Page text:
Culture Summit 2017: Guggenheim chief leads panel discussion on ways that art and culture can transform society
Guggenheim Abu Dhabi, clowns, comedy television and theatrical performance were among the diverse subjects discussed during the first day of Culture Summit.
Titled The Universals: What the Arts Tell Us About How We Can Come Together, the discussion was aimed at summarising the universal power of art in the capital. It is one of several short discussions organisers hope will trigger productive thought and future action for the audience, which was made up of international cultural leaders who have flown to Abu Dhabi for the summit from all over the world.
The four speakers at yesterday’s session talked about how the arts are capable of changing people and places at a basic level – for example to combat terrorism or involve people in politics – and to help social relationships.
Sheikh Nahyan bin Mubarak, the UAE’s Minister of Culture and Knowledge Development, touched on this point in his opening address, where he mentioned the universal language of the arts.
“[It] is a beautiful and stimulating language that is understood all over the world,” he said. “The arts connect us in ways that make us wise and establish bonds that unite us over many issues. They tell us what we do not know; they show us the importance of shared values and the necessity for peace. In fact, the future of our planet depends on the success of that ecosystem.”
His address served as a fitting introduction to the discussion, during which Cynthia Schneider, a professor of diplomacy at the Georgetown School of Foreign Service, advocated arts as a way to generate empathy.
She heralded the storytelling power of television and film as being able to “counter the horrendously seductive stories of terrorism”.
She also mentioned that she believes arts and culture work effectively in diplomacy, and told stories of how she used theatre productions from all over the world to “humanise global politics through the power of performance”.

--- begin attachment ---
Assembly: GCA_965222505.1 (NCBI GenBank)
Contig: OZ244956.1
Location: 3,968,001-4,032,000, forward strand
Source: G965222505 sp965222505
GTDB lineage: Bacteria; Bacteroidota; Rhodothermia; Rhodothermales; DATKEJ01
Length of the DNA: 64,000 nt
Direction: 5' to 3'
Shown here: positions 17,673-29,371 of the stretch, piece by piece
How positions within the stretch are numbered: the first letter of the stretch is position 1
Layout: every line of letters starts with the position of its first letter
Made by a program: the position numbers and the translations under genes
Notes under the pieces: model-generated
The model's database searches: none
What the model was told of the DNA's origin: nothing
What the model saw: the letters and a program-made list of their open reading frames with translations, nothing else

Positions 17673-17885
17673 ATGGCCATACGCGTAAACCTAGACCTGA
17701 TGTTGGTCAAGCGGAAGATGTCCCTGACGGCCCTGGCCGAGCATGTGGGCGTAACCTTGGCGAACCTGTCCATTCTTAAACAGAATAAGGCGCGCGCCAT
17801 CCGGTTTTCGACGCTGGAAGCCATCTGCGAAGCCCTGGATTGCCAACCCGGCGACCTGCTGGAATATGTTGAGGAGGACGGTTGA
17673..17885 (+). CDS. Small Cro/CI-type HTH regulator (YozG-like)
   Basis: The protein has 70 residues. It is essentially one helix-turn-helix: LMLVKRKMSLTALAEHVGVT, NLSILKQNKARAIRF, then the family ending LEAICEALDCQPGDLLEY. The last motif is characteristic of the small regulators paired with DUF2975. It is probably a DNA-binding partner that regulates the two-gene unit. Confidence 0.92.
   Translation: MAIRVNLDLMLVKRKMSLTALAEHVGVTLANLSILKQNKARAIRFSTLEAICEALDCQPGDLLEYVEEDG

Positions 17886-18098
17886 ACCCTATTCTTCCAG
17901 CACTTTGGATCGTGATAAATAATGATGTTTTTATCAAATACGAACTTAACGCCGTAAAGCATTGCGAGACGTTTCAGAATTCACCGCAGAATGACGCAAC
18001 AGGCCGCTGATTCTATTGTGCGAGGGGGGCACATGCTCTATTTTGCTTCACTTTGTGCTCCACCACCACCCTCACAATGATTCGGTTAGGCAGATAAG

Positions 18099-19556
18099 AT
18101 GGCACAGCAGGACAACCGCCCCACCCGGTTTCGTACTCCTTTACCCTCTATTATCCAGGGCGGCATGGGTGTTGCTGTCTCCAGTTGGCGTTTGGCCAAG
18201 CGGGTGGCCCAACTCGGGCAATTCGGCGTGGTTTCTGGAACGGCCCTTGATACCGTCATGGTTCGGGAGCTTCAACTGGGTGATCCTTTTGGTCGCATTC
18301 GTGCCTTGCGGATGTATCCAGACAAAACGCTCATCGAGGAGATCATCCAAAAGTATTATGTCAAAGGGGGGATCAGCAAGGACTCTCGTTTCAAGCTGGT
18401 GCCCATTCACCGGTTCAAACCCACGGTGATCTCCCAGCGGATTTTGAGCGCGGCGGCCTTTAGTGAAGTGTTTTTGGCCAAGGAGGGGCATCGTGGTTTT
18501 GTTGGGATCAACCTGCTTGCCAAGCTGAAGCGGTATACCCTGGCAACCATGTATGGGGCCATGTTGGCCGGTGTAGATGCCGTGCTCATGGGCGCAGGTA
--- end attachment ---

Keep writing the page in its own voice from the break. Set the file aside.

Sabine Choucair – who runs Lebanese theatre company Clown Me In, and works as a clown performer within marginal communities around the world using comedy and performance to break down barriers – picked up on these thoughts.
“No matter where we are or what we are going through we are all connected and we just need to find ways to connect. We fight extremism with culture,” she said.
However, Richard Armstrong, director of the Solomon R Guggenheim Museum and Foundation, issued a warning about being too broad and optimistic about generalising art and making it applicable to all cases.
He addressed the audience to say that we must be mindful of the word universal.
“It is better to talk about commonalities or parallel aspirations,” he said. “It is crucial in our thrust for being global that we recognise our differences as people and as civilisations.”
Removing those differences, he suggested, would mean to remove the nuance and crucial characteristics of art.
“The reason that people become artists is that they value nuance, so why would we as the allies of artist want to change that?” he said.
The most important thing, he continued, was to remain inquisitive because in learning to see things from different perspectives, we come to respect each other more – and perhaps reduce the conflict and hatred that exist in the world.
Armstrong also addressed the subject of the upcoming Guggenheim Abu Dhabi museum. He noted that it would be the “most successful, daring and comprehensive contemporary art museum in the world”, and predicted “an informative and catalytic response” to it across the region.
Moderated by David Rothkopf, the chief executive and editor of FP Group, which is responsible for organising the summit alongside TCA Abu Dhabi, the 30-minute discussion quickly covered a range of subjects, but Rothkopf summarised it by saying art is not just something for the comfortable lifestyle.
“There is a place for arts in the middle of the front line and in a conflict zone,” he said. “Art it is a force for good, for education, for stability and for pushing back on negative forces.”
The final speaker, Dustin Yellin, an artist from New York and the founder of a non-profit company called Pioneer Works, described civilisation itself as a piece of art.
“Civilisation is a sculpture – everything we see we have built over thousands of years and art is about storytelling. It is a way of attributing meaning to the way we see our world,” he said.
Yellin described his practice as multidisciplinary, and said “not putting things in boxes” was the only way for humanity to progress.
“This idea that someone is only one thing is bananas,” he said. “We need to expand ourselves across lines and come together to move forward.”
• The Culture Summit continues until Thursday at Manarat Al Saadiyat in Abu Dhabi